In either case, the high court could find a constitutional right to gay marriage, and strike down at a stroke anti-gay marriage laws and constitutional amendments in all 50 states, legal experts said.
“If the Supreme Court decides that the people of California don’t have the right to amend their constitution to keep traditional-marriage definitions, then no state has that right,” noted John Mauck, a constitutional lawyer who wrote a brief in the Windsor case on behalf of the Manhattan Declaration, a group of religious leaders who support traditional man-woman marriage.
“We are certainly hopeful that the Supreme Court will not impose a 50-state mandate on same-sex marriage,” said Mr. Nimocks of Alliance Defending Freedom. “We hope the court will allow American states to continue to explore this issue themselves.”
“Happily, there’s now a significant majority” of people nationwide who favor marriage equality, Mr. Wolfson said.
In the meantime, he said, his organization would work to win more states for gay marriage through both litigation and legislation, “while laying the groundwork to overturn some of the discriminatory constitutional amendments that were stampeded through before people even had a chance to talk it through.”
If the high court does not make a sweeping ruling, the nation will continue for the foreseeable future with its patchwork quilt of marriage laws.
These differing laws and policies directly affect gay, lesbian, bisexual and transgender individuals, couples and families, said the Human Rights Campaign, which tracks state-to-state differences in hospital-visitation policies, housing, parenting, adoption and employment for these constituencies.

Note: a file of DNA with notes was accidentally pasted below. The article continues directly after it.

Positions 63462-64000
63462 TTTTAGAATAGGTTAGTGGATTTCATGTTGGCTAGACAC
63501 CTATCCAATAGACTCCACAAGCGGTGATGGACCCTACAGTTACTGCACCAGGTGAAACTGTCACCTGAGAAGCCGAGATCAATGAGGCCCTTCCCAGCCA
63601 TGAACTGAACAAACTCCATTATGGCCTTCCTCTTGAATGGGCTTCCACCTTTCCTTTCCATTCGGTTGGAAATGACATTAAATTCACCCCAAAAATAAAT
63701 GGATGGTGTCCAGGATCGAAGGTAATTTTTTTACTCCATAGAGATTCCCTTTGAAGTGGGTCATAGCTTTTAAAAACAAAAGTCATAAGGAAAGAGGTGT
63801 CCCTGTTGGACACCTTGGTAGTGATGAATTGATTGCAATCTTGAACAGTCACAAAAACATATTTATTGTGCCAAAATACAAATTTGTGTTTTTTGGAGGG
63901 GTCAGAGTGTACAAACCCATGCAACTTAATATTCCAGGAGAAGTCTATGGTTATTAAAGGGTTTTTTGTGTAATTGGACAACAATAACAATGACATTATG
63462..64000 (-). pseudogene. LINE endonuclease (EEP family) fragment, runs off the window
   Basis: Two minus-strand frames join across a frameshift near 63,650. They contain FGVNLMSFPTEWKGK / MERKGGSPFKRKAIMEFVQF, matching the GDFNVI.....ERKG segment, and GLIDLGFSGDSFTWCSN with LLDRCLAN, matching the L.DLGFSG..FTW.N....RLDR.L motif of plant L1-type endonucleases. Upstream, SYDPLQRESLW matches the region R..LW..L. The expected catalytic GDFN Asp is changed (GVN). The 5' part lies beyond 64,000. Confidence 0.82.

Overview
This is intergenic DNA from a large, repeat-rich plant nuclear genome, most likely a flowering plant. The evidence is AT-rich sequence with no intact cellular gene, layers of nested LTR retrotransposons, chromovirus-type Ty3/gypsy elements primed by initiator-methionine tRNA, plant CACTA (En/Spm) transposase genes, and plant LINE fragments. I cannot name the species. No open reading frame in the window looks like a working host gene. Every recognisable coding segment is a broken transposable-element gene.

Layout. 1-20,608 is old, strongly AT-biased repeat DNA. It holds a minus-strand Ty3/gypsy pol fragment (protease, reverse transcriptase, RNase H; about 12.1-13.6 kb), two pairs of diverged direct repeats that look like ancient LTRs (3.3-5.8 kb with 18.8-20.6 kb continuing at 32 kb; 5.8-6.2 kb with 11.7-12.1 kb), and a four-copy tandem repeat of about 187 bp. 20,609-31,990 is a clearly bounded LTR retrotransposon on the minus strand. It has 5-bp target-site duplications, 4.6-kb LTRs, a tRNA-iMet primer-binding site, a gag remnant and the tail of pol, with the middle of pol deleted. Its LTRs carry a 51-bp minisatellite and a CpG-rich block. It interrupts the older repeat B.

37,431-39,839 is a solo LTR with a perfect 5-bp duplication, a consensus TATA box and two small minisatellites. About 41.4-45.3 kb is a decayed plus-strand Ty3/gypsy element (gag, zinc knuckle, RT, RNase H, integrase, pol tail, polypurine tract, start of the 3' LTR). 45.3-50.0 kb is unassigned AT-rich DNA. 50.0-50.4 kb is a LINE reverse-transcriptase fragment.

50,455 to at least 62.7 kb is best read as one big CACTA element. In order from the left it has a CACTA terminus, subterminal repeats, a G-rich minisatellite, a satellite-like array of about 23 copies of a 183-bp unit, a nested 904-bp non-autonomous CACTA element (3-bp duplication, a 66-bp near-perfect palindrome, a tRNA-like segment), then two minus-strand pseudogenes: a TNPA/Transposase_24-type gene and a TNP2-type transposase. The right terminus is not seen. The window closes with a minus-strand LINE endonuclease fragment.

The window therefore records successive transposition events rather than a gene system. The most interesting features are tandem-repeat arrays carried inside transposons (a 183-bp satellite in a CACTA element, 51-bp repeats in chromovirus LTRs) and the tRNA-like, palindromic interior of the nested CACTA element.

In its 2012 Healthcare Equality Index, for instance, Human Rights Campaign found that in nearly 400 medical facilities, it was common to explicitly grant visitation to same-sex partners and family members. However, in 18 states, no health care facilities participated in the survey, creating questions about policies for LGBT people, it said.
These are just some of the tangible differences that marriage equality in all 50 states would resolve, said Susan Sommer, director of constitutional litigation at Lambda Legal, which has filed cases on marriage equality.
If a same-sex couple moves from a gay-marriage state like Massachusetts to a state that outlaws gay marriage like Mississippi, she said, “things are going to get a lot harder” for them and their family.
For instance, if one partner died without a will, the surviving partner could receive nothing because Mississippi wouldn’t recognize their marriage, she said. The same could happen with workers’ compensation benefits, health insurance and even employment benefits — especially if a partner worked for a state that doesn’t recognize gay unions.
Moreover, a child born to or adopted by a gay couple would be treated differently depending on state marriage policy — in a gay-marriage state both gay parents’ names would go on a child’s birth certificate, while that would not necessarily be the case in a state without gay marriage.
There are just “an enormous bundle of legal protections” that come with marriage — all with “one exchange of vows,” Ms. Sommer said.